blade, 25 inches, but is otherwise similar in character and in dimensions. Both show a distinct midrib. On neither is there any trace of the mountings of the hilt, nor of the sheath. Another incomplete sword from the Pit at the Baths still retains the greater part of its bone hilt (Plate XXXIV., Fig. 13). The blade has been doubled back, and the point is gone. The remaining part of the blade measures 16¼ inches in length, and has a maximum width of 1316 inches. The hilt, which is 4¼ inches long, is obviously imperfect. It terminates at the upper end in an ovoid pommel 278 inches in circumference. The grip has alternate ridges and flutings to prevent it slipping in the hand, and no doubt it expanded again beneath, as do the hilt of bone recently discovered near Dorchester, and the ivory hilt found at Mainz and now in the Museum there. The Dorchester specimen is 645 inches long, and represents a variety which appears to have been in common use among the Romans. It is frequently to be seen on legionary monuments. It is, therefore, probable that this doubled-up sword, and the two more perfect blades, Figs. 6 and 7, are, like Figs. 11 and 14, to be classed as Roman.

The Gladius and the Spatha

The two types of sword that have been discussed, as exemplified by Figs. 11 and 6, probably represent the weapons of the legionary and of the auxiliary respectively. We learn from literary sources that in the time of Claudius the auxiliaries carried a sword, known as the spatha, which differed from the sword of the legionaries. Vegetius, writing at a much later date, describes the spatha as being longer than the gladius. Under Vespasian, too, the horsemen had a longer sword than the infantry. The contrast between the weapons of the legionary and of the auxiliary—the gladius and pilum in the one case, and the spatha and hasta in the other—is strikingly brought out in a passage of Tacitus, in which he describes the defeat of Caratacus by Ostorius Scapula.[1]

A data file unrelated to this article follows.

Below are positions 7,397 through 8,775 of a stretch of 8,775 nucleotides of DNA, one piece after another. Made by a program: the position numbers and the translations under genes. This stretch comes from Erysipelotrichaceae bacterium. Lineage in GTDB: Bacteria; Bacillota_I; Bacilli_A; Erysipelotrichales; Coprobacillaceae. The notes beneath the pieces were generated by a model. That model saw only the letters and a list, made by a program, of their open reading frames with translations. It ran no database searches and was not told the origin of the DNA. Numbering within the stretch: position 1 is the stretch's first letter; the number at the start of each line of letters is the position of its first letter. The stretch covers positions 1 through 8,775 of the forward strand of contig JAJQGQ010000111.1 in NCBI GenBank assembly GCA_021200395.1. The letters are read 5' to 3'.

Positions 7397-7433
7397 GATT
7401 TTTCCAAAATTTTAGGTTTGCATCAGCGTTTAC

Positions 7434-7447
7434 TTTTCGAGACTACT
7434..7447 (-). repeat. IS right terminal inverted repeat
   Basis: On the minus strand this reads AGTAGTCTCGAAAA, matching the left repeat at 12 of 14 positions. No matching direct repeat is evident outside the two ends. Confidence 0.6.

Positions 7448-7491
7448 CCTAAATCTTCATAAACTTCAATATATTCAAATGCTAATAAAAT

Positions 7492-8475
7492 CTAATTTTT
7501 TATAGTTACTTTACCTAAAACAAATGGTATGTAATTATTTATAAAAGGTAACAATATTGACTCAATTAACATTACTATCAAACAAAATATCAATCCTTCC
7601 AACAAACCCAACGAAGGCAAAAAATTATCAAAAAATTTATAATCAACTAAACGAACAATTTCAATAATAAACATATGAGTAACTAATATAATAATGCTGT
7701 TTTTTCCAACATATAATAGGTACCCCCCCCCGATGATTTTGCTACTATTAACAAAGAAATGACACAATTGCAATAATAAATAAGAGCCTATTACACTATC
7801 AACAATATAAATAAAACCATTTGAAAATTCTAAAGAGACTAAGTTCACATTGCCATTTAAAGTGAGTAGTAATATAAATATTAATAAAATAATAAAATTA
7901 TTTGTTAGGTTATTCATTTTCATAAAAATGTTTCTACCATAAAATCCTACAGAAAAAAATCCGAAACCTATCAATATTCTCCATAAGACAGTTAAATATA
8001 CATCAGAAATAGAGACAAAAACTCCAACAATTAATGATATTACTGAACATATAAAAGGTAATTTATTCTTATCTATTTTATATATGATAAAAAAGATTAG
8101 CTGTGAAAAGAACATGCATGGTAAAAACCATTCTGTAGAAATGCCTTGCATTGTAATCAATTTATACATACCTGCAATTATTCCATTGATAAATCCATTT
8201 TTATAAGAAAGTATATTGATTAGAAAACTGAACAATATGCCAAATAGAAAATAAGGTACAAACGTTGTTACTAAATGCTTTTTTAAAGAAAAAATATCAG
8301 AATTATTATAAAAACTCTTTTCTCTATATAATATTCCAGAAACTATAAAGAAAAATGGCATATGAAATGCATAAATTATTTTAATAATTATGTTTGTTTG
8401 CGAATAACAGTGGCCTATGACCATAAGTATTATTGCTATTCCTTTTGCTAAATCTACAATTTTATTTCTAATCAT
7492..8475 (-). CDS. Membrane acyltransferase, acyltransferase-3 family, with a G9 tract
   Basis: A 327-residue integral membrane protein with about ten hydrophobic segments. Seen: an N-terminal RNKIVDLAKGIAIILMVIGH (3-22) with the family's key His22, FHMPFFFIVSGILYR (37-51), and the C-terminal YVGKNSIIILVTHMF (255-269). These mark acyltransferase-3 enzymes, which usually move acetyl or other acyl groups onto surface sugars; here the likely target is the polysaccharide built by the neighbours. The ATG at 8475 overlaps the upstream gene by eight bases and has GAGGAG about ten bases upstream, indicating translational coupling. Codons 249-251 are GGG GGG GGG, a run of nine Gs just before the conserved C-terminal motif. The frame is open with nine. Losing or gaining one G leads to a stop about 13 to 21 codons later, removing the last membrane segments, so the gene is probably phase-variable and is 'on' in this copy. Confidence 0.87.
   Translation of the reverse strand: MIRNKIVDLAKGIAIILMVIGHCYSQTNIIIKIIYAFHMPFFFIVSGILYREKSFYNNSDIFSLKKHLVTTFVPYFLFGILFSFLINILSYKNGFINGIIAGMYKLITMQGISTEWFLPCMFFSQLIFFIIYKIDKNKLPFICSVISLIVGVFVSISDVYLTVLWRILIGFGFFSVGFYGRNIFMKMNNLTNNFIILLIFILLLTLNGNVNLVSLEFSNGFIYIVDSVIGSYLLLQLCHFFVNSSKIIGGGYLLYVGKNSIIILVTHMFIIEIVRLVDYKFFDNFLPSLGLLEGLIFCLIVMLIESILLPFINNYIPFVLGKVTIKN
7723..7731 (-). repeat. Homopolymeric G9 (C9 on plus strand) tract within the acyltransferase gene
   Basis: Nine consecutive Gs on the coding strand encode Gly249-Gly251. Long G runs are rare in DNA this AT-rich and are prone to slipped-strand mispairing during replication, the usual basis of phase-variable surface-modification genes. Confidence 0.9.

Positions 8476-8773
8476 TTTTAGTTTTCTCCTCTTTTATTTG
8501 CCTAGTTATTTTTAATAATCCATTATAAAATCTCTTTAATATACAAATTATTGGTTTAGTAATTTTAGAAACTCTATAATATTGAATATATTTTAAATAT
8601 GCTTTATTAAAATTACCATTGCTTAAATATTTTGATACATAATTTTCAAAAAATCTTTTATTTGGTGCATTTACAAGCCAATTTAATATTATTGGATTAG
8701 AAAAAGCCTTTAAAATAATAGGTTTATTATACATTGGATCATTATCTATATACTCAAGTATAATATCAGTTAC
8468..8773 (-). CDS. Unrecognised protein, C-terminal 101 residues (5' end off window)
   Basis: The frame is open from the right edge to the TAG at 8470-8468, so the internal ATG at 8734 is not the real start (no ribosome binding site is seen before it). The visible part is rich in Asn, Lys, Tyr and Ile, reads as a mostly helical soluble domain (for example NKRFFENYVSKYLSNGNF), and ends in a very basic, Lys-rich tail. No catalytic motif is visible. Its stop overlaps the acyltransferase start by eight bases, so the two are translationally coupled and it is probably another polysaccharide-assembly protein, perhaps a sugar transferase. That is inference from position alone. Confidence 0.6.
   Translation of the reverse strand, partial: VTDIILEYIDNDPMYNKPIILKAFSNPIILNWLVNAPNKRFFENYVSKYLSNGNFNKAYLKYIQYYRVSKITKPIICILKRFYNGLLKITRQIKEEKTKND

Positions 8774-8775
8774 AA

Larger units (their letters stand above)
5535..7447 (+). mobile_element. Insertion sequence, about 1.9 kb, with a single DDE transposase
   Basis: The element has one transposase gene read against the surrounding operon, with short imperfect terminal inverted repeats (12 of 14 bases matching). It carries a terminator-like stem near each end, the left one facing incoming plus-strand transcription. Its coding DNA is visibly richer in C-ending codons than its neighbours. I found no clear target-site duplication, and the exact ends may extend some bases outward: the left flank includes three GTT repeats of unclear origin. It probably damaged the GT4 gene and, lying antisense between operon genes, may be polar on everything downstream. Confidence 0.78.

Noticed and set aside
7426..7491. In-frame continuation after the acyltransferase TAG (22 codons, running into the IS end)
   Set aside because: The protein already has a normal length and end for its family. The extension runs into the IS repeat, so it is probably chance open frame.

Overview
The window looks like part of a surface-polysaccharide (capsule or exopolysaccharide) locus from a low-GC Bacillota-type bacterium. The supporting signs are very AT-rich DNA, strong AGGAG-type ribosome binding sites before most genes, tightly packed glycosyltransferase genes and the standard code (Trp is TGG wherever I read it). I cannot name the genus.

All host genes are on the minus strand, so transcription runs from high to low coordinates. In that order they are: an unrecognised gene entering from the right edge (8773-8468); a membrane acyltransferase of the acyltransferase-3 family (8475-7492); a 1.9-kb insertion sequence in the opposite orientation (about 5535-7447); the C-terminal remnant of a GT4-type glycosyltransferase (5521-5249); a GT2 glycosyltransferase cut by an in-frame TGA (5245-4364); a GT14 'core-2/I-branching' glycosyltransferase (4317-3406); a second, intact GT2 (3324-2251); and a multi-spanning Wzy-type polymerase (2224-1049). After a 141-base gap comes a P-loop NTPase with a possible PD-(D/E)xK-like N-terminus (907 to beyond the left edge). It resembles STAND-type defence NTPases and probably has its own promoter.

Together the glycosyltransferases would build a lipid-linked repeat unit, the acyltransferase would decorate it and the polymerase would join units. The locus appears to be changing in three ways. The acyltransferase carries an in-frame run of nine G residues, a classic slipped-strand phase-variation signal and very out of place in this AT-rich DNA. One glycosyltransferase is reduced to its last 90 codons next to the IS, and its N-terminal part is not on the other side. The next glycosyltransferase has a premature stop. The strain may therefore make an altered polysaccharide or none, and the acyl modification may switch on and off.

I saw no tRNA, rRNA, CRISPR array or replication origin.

The long narrow blade of the spatha is closely akin to the Celtic swords of La Tène. No doubt many of the auxiliaries brought their native weapons with them into the Roman service. Thus, the curved sword which the Dacians wear in the sculptures of the Trajan column reappears on a tablet from Amboglanna, now at Newcastle, dedicated by Dacian auxiliaries. In the same way this long light sword, the counterpart of which may be found in pre-Roman graves in Central Europe, was perhaps the weapon

1 "Si auxiliaribus resisterent, gladiis ac pilis legionariorum, si huc veterent, spathis et hastis auxiliarium sternebantur." Annals, Book xii. c. 35.